The Science Wars Redux
Fifteen years after the Sokal Hoax, attacks on “objective knowledge” that were once the province of the left have been taken up by the right.
In 1995, I was invited to speak to the Materials Research Laboratory at the University of Illinois at Urbana-Champaign, where I was teaching at the time. The occasion was something they called their “Postmodern Science Forum.” I took it as a good sign that they were not allergic to the word “postmodern,” and I launched into a brief history of the term as it migrated from architecture to literature to philosophy to popular culture–before getting down to the real business at hand, a discussion of the influence of T. S. Kuhn’s 1962 book The Structure of Scientific Revolutions in the humanities. Kuhn, I said, had shown us that scientific knowledge was not cumulative, however much it appeared so in retrospect; rather, it proceeded by way of upheavals in which a new worldview displaces the old. But had Kuhn thereby licensed a kind of shallow relativism in the humanities, where we can talk about “paradigm shifts” and “incommensurabilities” without any reference to the natural world of oxygen, Neptune, and X-rays (to take some of Kuhn’s most illustrative examples from the history of science)? Had we read Kuhn backwards from Paul Feyerabend’s Against Method, a far more anarchic account of scientific research, concluding that scientists were just as irrational as everyone else, and that therefore both God and Science are dead, and everything is permitted? And when we claimed to be doing “science studies,” did we know what the hell we were talking about?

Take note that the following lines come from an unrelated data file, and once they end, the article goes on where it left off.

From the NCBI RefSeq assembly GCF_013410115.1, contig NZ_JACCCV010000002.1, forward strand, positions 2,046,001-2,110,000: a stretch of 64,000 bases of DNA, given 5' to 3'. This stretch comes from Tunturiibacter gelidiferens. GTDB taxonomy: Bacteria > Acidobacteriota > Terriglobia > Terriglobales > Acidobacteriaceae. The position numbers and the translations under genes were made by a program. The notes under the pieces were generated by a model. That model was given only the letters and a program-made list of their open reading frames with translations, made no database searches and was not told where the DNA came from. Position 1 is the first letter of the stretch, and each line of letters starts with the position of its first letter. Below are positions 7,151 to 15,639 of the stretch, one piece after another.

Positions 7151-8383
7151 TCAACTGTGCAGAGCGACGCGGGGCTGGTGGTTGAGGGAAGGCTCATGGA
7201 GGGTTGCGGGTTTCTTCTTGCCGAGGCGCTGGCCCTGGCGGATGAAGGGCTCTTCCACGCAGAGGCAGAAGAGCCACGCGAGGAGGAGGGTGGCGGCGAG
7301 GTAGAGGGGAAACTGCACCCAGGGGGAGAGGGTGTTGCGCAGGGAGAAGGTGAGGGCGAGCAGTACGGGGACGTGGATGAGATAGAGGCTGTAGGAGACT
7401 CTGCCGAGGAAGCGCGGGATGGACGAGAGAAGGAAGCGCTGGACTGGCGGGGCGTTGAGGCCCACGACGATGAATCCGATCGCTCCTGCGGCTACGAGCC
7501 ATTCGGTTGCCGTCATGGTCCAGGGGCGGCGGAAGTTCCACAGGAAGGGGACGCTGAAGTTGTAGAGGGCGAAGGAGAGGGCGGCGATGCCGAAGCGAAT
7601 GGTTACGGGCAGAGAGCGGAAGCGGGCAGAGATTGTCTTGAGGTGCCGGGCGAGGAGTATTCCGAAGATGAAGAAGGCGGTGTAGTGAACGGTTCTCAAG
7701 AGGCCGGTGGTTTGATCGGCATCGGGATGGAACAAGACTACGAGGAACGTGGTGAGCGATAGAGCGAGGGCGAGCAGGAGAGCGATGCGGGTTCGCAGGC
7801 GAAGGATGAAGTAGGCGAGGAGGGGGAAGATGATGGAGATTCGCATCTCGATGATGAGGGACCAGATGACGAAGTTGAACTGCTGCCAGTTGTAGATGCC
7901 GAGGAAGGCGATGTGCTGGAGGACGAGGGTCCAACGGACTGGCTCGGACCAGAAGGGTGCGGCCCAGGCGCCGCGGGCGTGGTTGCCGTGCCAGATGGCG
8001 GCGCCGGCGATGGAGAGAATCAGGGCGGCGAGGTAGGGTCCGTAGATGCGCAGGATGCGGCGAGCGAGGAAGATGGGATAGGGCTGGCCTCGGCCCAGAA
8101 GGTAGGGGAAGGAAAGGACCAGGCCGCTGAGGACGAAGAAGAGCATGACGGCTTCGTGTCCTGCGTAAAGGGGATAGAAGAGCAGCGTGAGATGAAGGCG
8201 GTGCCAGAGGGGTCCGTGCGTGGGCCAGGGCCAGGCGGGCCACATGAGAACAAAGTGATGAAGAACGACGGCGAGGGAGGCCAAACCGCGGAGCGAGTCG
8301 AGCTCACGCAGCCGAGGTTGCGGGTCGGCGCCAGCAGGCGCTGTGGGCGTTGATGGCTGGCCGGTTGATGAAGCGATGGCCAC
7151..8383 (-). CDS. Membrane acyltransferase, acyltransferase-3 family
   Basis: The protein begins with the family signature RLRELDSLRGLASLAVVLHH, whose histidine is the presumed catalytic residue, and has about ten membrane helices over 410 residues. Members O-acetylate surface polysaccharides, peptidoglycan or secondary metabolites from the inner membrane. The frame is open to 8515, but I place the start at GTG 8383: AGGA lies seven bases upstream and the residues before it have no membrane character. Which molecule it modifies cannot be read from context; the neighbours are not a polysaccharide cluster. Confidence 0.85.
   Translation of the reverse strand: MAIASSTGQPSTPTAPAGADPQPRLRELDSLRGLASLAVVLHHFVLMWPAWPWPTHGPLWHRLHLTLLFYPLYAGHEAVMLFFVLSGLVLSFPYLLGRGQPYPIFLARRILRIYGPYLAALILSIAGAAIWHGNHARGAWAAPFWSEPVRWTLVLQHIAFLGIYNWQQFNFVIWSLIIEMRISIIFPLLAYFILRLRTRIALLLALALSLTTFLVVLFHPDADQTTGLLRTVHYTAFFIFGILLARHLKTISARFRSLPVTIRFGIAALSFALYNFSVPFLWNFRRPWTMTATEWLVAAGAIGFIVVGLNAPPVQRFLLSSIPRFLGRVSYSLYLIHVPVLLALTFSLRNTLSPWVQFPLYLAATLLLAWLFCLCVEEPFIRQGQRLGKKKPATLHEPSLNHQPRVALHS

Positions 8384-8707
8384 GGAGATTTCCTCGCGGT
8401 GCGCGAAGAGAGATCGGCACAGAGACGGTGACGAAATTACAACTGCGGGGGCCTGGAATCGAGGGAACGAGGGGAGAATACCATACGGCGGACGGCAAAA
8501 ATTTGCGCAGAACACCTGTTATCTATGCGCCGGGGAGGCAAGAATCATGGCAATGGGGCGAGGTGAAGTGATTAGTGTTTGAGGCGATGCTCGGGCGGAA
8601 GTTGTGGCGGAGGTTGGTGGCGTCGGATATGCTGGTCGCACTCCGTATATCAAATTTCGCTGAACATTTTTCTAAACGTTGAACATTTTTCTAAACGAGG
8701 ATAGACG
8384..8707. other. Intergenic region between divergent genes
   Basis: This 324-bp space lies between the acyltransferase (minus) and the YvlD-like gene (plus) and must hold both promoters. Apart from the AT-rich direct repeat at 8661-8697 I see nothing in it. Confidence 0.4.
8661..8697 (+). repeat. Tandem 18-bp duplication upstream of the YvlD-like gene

For some of my interlocutors–and they were a very lively bunch, full of great questions, random expostulations, and a few moderately hostile interruptions–the short answers to these questions were yes, yes, and no. They were willing to cut me some slack, not only because I was nice enough to visit them but because I took my own examples from the history of astrophysics, about which I know an elementary thing or two; but they were not so kind about some of my colleagues in the humanities, who, they believed, were overstepping their disciplinary bounds and doing “science studies” without any substantial knowledge of science. A couple of physicists had clearly read Paul Gross and Norman Levitt’s then-recent book, Higher Superstition: The Academic Left and Its Quarrels with Science, a free-swinging polemic against science studies, feminism, Jeremy Rifkin, jargon, and much more, and they were mightily pissed off about this Andrew Ross fellow, who had written a science-studies book, Strange Weather, which he dedicated to “all the science teachers I never had. It could only have been written without them.”